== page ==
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Fostering Curiosity: Mars Express relays rocky images

Date:
November 26, 2012
Source:
European Space Agency (ESA)
Summary:
For the first time, ESA’s Mars orbiter has relayed scientific data from NASA’s Curiosity rover on the Red Planet’s surface. The data included detailed images of ‘Rocknest3’ and were received by ESA’s deep-space antenna in Australia.

This was taken on Sol 57 (4 October 2012) of target Rocknest3 using the ChemCam Remote Micro-Imager (RMI) on the NASA Curiosity rover at a distance of 3.7 m. The image was downlinked to Earth by ESA's Mars Express orbiter via the 35m deep space ESTRACK station in New Norcia, Australia. This image was taken before a series of five ChemCam Laser-Induced Breakdown Spectrometer (LIBS) observations. Rocknest is the name of the area where Curiosity stopped for a month to perform its first mobile laboratory analyses on soil scooped from a small sand dune. Rocknest3 was a convenient nearby target of which ChemCam made more than thirty observations overall consisting of 1,500 laser shots; it was also interrogated by the arm-mounted Alpha Particle X-ray Spectrometer (APXS) instrument.
Credit: NASA/JPL-Caltech/LANL/CNES/IRAP

For the first time, ESA's Mars orbiter has relayed scientific data from NASA's Curiosity rover on the Red Planet's surface. The data included detailed images of 'Rocknest3' and were received by ESA's deep-space antenna in Australia.

It was a small but significant step in interplanetary cooperation between space agencies.

Early on the morning of 6 October, ESA's Mars Express looked down as it orbited the planet, lining up its lander communication antenna to point at Curiosity far below on the surface.

For 15 minutes, the NASA rover transmitted scientific data up to the ESA satellite. A few hours later, Mars Express slewed to point its high-gain antenna toward Earth and began downlinking the precious information to the European Space Operations Centre in Darmstadt, Germany, via the Agency's 35 m-diameter antenna in New Norcia, Australia.

The data were immediately made available to NASA's Jet Propulsion Laboratory in California for processing and analysis, proving again that NASA's amazing new rover can talk with Europe's veteran Mars orbiter.

Curiosity's ChemCam images Rocknest3

The information included a tremendously interesting image acquired on 4 October by Curiosity's ChemCam Remote Micro-Imager camera.

ChemCam comprises the camera together with a Laser-Induced Breakdown Spectrometer, which fires a laser at targets and analyses the chemical composition of the vaporised material.

The laser zaps areas smaller than 1 mm across on the surface of martian rocks and soils, and then the spectrometer provides information on the minerals and microstructures in the rocks.

"The quality of these images from ChemCam is outstanding, and the mosaic image of the spectrometer analyses has been essential for scientific interpretation of the data," says Sylvestre Maurice, Deputy Principal Investigator for ChemCam at France's Research Institute in Astrophysics and Planetology (IRAP).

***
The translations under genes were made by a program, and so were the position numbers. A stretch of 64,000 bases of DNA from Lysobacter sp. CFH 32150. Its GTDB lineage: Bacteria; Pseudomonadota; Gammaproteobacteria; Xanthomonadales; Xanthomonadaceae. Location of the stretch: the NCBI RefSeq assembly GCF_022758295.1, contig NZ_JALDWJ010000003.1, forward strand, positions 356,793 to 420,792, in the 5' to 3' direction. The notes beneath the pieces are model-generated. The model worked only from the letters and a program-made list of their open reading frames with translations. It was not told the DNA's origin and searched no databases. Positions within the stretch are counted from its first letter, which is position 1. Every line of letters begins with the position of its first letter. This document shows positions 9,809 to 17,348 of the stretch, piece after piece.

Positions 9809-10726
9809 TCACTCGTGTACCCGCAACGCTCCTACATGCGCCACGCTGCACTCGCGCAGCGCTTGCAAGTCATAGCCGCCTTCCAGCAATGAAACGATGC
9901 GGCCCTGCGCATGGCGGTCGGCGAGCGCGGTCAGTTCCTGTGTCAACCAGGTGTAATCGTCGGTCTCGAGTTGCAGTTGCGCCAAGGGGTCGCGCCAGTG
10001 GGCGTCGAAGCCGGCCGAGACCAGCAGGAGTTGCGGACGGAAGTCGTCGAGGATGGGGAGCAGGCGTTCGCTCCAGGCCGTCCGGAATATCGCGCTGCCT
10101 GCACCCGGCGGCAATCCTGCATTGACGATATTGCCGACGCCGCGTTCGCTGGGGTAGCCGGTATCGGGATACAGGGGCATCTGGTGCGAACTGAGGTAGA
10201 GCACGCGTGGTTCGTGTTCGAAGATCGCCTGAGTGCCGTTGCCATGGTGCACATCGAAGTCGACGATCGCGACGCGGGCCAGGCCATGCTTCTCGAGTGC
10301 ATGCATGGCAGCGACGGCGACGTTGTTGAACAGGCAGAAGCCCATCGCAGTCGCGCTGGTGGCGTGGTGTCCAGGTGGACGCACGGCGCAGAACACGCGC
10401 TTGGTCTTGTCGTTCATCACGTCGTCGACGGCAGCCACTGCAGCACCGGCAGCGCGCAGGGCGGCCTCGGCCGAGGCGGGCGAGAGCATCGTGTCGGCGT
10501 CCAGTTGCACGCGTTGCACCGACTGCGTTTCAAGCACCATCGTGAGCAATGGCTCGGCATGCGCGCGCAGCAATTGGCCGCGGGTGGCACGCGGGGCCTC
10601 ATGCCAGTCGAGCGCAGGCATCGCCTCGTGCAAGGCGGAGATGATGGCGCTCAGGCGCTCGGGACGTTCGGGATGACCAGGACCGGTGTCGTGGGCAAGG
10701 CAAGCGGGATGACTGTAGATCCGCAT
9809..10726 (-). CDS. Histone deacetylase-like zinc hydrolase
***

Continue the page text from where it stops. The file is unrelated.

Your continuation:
"This combination of imaging and analysis has demonstrated its potential for future missions."

ChemCam laser targets

A third image, relayed separately by NASA, indicates the locations of the laser target points on Rocknest3, as seen by the RMI camera.

'Rocknest' is the area where Curiosity stopped for a month to perform its first mobile laboratory analyses on soil scooped from a small sand dune. Rocknest3 was a convenient nearby target where ChemCam made more than 30 observations using 1500 laser shots.

A wide-angle context image was acquired by Curiosity's MastCam and shows Rocknest3 as targeted by ChemCam. Rocknest3 is about 10 x 40 cm, or roughly the size of a shoe box.

Fostering Curiosity -- and others

ESA's Mars orbiter has also relayed data for NASA's other surface missions -- Phoenix, Spirit and Opportunity -- since 2004, and it relayed Curiosity's radio signal during its arrival at Mars last August.

During the Curiosity mission, Mars Express is set to provide additional relay slots, while maintaining its own scientific observation programme, under an ESA-NASA support agreement.

It can also rapidly provide relay services in case of unavailability of NASA's own relay orbiter or if there is a problem on the rover itself.


Story Source:

The above story is based on materials provided by European Space Agency (ESA). Note: Materials may be edited for content and length.


Cite This Page:

European Space Agency (ESA). "Fostering Curiosity: Mars Express relays rocky images." ScienceDaily. ScienceDaily, 26 November 2012. <www.sciencedaily.com/releases/2012/11/121126130945.htm>.
European Space Agency (ESA). (2012, November 26). Fostering Curiosity: Mars Express relays rocky images. ScienceDaily. Retrieved April 18, 2014 from www.sciencedaily.com/releases/2012/11/121126130945.htm
European Space Agency (ESA). "Fostering Curiosity: Mars Express relays rocky images." ScienceDaily. www.sciencedaily.com/releases/2012/11/121126130945.htm (accessed April 18, 2014).

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